Our chickens keep escaping.
We decided not long after moving in that we’d confine them to the back half of the garden, in order to give the flowers and vegetables a chance to grow. The chooks were just eating every shoot before it had a chance to show itself. And although we quite liked them raking the lawn – and fertilising it thoroughly – we weren’t so keen on their doing the same to the path.
It wasn’t Bert doing his guard dog thing that visitors (and the postie) had to watch out for as they came up the garden path – it was where they were putting their feet.
So we figured the chooks could have the run of the back, where there’s plenty of room and bushes to rummage under as well as lawn to roam around, and we’d try to make something a bit more cultivated of the front.
We rigged up a temporary affair of some chicken wire at each side of the house to contain them – it’s not ideal as we have to unpeg it every time we go to feed them, shut them up at night, or hang out or bring in any washing, but it’ll do the job until we get something more permanent organised.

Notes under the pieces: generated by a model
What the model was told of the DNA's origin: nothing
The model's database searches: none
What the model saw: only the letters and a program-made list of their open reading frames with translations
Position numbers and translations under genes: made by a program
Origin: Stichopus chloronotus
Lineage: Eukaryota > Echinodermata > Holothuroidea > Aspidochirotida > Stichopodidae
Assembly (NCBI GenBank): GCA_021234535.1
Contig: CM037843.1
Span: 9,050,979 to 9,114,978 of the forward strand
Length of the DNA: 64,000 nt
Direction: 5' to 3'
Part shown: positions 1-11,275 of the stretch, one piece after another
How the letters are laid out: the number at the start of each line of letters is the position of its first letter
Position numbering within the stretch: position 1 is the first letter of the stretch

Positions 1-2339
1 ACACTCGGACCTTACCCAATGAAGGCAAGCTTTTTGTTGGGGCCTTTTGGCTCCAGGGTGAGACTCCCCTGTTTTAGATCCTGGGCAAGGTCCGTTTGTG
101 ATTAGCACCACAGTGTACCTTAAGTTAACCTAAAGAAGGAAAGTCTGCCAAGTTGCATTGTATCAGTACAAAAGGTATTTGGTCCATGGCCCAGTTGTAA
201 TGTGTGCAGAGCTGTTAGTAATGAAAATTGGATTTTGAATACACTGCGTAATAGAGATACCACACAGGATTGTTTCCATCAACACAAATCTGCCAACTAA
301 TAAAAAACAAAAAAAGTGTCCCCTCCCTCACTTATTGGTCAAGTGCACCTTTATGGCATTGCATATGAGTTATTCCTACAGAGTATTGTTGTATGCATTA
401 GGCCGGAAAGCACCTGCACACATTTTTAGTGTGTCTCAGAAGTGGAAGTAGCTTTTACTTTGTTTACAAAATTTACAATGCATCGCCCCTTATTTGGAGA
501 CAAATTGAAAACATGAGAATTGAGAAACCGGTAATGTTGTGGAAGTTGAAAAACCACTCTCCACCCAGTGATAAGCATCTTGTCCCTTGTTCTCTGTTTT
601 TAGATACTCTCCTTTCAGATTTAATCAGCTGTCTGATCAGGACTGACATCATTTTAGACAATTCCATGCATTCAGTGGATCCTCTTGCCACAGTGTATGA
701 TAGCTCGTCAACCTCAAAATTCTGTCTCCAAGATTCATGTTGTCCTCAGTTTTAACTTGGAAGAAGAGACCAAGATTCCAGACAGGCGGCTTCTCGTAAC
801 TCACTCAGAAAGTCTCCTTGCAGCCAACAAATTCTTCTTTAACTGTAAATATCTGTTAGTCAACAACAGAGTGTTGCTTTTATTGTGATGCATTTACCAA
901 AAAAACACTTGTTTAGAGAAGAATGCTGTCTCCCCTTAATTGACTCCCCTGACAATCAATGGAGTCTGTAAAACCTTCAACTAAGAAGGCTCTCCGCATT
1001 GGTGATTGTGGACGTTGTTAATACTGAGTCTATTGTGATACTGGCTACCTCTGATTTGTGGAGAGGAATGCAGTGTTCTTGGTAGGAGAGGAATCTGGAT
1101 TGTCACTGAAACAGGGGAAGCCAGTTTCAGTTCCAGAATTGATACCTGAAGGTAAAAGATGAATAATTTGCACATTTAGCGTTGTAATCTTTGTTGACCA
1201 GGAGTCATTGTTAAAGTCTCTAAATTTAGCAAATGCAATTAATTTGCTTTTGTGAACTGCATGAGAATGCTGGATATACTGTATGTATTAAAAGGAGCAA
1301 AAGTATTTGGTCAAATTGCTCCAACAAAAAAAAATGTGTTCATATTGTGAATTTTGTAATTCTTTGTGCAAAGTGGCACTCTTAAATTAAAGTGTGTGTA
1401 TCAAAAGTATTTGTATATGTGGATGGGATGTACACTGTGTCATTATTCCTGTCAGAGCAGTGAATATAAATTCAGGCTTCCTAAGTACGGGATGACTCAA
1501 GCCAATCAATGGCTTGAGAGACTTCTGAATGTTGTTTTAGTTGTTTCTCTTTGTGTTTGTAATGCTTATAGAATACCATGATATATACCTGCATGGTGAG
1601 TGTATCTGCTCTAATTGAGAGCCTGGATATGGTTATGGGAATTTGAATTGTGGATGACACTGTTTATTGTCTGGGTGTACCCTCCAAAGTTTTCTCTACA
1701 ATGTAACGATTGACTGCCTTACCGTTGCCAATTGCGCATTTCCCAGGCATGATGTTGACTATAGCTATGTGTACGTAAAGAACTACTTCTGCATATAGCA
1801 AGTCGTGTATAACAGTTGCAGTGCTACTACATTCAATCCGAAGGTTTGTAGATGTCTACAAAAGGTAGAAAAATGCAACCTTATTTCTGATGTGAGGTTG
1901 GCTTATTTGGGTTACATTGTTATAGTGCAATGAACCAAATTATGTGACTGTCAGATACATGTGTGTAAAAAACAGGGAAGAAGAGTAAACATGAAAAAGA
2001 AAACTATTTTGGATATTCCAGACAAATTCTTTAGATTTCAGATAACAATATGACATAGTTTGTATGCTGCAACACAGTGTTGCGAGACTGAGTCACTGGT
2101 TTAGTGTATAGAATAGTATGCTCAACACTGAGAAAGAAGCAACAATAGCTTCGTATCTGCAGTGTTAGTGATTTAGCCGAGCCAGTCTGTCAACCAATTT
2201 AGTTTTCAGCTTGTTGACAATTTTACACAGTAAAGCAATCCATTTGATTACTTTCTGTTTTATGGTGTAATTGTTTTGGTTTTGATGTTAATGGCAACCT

Or so we thought. We should have known what would happen. We discovered during our move to Shetland that James Mason, in particular, was an expert escape artist, as described in a blog post on my old website. Here’s a quick extract:
‘By the time we got to our b&b where the simply wonderful Elizabeth and Graham allowed us to set up a chicken run in their back garden, the hens were no doubt thoroughly teed off with being cooped up in their house in the back of a van all day. So much so that James Mason had obviously decided that there was no way she was staying in the space we’d provided with a hastily assembled bit of chicken wire fencing. Oh no. We thought the wire would be high enough to stop her getting out, but no, she get over it. We put a roof of wire over the top, but no, she wormed her way out of that. And even after we’d folded and tucked and created seams so there were no possible holes, she still got out.’
The funny thing is that it’s only when we’re not there that they make any escape bids. If we’re at home and feeding them behind the wire throughout the day, they seem quite content to stay there. But if we’ve been out, inevitably we get home and, even as we’re parking the car, we can see them come running down to the garden gate to greet us, chucking and clucking and demanding food. And all it takes to get them back behind the wire – which, by the way, is always perfectly intact and exactly as we left it, so we’ve no idea where they’re escaping – is a handful of layers pellets.
I think they’re just doing it to tease us…